The differential diagnoses include FCD, low-grade osteosarcoma, dedifferentiated chondrosarcoma, desmoplastic fibroma, and chondromesenchymal hamartoma of the chest wall when the tumor occurs in the ribs, as in the current case. FCD is a variant of FD and contains nodules of benign hyaline cartilage. Rare cases of FCD demonstrate enchondral ossification as in FM; however, FCD principally consists of bland spindle cells and characteristic, irregular, curvilinear trabeculae of woven bone, lacking osteoblastic rimming. Furthermore, GNAS mutations are detected in many cases of FCD, whereas no specific molecular aberrations have been found in FM [2]. Although the GNAS mutation was not tested in the present case, differentiation from FCD was not difficult due to the tumor’s overall histological characteristics. Finally, in contrast to FCD, FM is characterized clinically by a high propensity for local recurrence. The presence of epiphyseal plate-like cartilage is used to differentiate FM from desmoplastic fibroma and low-grade osteosarcoma. A molecular test for MDM2 amplification can be helpful to differentiate low-grade osteosarcoma from FM. Dedifferentiated chondrosarcoma is characterized by a low-grade cartilaginous tumor juxtaposed with a high-grade sarcoma. Cartilaginous nodules in dedifferentiated chondrosarcoma do not feature the epiphyseal growth plate-like appearance characteristic of FM. Moreover, dedifferentiated chondrosarcoma always shows high-grade sarcoma, whereas the spindle cells in FM commonly have a benign appearance. Chondromesenchymal hamartoma of the chest wall is histologically similar to FM in terms of a varying admixture of spindle cells, cartilage, and foci of epiphyseal growth plate-like enchondral ossification. However, chondromesenchymal hamartoma of the chest wall is a tumor of early infancy and occurs only in the rib; moreover, it has a prominent, aneurysmal, bone cystlike appearance that is not a feature of FM.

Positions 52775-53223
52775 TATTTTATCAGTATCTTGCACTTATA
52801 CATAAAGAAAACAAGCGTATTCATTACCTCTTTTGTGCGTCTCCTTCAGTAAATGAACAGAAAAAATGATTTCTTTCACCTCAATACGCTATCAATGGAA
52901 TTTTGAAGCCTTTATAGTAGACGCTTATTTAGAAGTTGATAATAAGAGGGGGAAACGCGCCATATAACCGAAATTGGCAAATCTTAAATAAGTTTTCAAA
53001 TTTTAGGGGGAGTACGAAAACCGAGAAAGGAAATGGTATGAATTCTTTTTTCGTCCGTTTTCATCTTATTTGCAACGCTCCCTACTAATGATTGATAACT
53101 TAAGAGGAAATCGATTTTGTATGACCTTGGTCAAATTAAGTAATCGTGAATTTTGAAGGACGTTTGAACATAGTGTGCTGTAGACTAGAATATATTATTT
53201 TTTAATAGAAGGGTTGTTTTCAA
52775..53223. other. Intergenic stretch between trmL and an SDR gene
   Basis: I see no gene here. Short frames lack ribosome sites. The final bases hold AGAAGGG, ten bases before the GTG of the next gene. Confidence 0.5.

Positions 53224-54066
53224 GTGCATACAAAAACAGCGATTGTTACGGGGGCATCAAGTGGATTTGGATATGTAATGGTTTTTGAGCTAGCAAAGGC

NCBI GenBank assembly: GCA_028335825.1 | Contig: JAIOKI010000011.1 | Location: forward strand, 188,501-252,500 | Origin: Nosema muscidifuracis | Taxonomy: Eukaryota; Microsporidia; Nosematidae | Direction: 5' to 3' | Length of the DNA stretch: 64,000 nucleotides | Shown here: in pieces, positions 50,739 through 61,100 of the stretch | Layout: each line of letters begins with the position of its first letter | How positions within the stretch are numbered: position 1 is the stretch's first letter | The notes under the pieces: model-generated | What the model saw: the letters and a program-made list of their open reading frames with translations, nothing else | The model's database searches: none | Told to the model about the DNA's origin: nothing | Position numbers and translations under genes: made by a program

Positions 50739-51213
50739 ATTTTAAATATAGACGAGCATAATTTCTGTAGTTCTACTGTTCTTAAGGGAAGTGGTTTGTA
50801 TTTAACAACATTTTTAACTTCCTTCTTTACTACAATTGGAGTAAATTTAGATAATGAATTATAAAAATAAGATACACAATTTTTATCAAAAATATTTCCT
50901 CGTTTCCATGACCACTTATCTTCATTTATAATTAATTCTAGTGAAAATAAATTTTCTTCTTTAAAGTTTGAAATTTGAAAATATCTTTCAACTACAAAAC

FM is a locally aggressive tumor with no distant metastasis reported thus far. Local recurrence occurs only in cases of incomplete removal, such as curettage or intralesional excision. Complete surgical excision with adequate margins is the treatment of choice for FM.